Artwork Description / Detail
Born in Wadesboro North Carolina, the son of a professional forester, Jim Wheeler describes himself as an ‘amateur botanist’, studying both art and biology at university. His interest in plants and how plant communities evolve continues to inform his sculptural practice today.
Jim Wheeler studied art under Bert Carpenter and sculptor Peter Agostini, earning a BA with honours at the University of North Carolina, before becoming an apprentice at the Johnson Atelier Technical Institute of Sculpture in the 1970s. In 1981 he immigrated to New Zealand to help set up the Art Works sculpture foundry.
A member of Medallic Artists New Zealand, his reputation as one of the country’s foremost bronze sculptors has led to a number of significant commissions, including the NZ Olympic Academy Leonard A. Cuff Medal, The Arts Foundation of NZ Governors’ Medal and the XXX America’s Cup Medal.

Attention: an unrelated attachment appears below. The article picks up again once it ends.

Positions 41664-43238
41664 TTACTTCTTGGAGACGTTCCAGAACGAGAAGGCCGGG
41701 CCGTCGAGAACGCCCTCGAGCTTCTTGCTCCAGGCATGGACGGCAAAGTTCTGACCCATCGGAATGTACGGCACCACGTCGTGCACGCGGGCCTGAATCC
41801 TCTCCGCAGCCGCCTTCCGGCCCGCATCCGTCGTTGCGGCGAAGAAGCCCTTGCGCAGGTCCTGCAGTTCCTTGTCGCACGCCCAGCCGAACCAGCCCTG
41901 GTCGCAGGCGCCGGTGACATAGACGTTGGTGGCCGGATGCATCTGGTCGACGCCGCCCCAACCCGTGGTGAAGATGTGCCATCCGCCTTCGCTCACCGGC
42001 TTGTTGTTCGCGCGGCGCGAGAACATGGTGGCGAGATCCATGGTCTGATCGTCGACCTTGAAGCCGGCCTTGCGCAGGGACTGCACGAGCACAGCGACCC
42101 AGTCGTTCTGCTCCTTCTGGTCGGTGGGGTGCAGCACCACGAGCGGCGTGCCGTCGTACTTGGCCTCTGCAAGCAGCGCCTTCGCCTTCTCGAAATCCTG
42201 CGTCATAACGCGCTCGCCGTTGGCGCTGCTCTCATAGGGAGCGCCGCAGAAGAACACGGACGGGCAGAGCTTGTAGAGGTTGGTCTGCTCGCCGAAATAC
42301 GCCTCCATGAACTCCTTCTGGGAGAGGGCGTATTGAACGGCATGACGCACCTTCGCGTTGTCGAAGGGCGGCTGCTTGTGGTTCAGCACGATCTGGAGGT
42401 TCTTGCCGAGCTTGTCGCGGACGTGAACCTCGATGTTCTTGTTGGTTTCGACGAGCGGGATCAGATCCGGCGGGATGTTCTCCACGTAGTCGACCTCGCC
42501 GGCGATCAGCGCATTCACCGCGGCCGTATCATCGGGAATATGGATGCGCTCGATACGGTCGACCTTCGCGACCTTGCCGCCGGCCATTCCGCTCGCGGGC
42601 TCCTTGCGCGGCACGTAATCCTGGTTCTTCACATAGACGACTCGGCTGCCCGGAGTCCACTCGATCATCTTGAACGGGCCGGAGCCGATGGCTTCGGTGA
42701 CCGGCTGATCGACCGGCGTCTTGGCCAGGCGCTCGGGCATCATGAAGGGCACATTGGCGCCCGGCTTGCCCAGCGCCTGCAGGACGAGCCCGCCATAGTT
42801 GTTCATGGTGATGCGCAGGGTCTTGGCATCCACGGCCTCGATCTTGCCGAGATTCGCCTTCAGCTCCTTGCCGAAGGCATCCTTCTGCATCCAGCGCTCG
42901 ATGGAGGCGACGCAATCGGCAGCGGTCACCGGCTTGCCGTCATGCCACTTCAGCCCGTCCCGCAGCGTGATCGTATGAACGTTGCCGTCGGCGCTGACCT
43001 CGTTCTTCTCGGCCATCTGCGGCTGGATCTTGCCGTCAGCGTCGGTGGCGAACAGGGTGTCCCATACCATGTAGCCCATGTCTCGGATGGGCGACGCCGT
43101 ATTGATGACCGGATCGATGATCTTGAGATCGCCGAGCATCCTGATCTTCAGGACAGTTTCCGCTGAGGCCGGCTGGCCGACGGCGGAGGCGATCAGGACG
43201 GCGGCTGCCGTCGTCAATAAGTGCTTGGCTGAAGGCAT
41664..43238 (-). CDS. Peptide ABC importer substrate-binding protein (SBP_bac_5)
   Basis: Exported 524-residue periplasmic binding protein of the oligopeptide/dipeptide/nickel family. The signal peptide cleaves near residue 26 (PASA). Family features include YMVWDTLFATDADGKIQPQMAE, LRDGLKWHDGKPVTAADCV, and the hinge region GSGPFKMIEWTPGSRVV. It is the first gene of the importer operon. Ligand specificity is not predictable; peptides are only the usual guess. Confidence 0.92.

Jim Wheeler’s large-scale commissions are grounded in nature and exemplify both his skill as a sculptor and his passion for environmental issues. One such commission, Pohutukawa/Rata Descending, measures 2.5 metres across and can be seen, suspended mid-air, in the atrium of 280 Queen Street, Auckland. The installation commemorates the vanished natural environment. It recalls the time before Auckland was built, when Queen Street was still a streambed. On the bush-clad hillside, trees would have overhung this stream and a ‘falling’ Pohutukawa or Rata flower would have been a commonplace sight.
A full-time art practitioner since 1989, Wheeler has been exhibiting for over thirty years, with six solo shows and many group exhibitions both here and overseas. His work is held in The British Museum, London; The Weatherspoon Art Museum, USA; The Auckland Museum; The James Wallace Trust and Zealandia, Mahurangi and he has been included in major New Zealand sculpture exhibitions including Sculpture in the Gardens, Auckland Botanic Gardens 2007-8; Brick Bay Sculpture Park, Matakana 2007-8; Sculpture Onshore 2005 & 2007; Sculpture on the Gulf 2005 and Growth Industry at Auckland Regional Botanic Gardens 2005.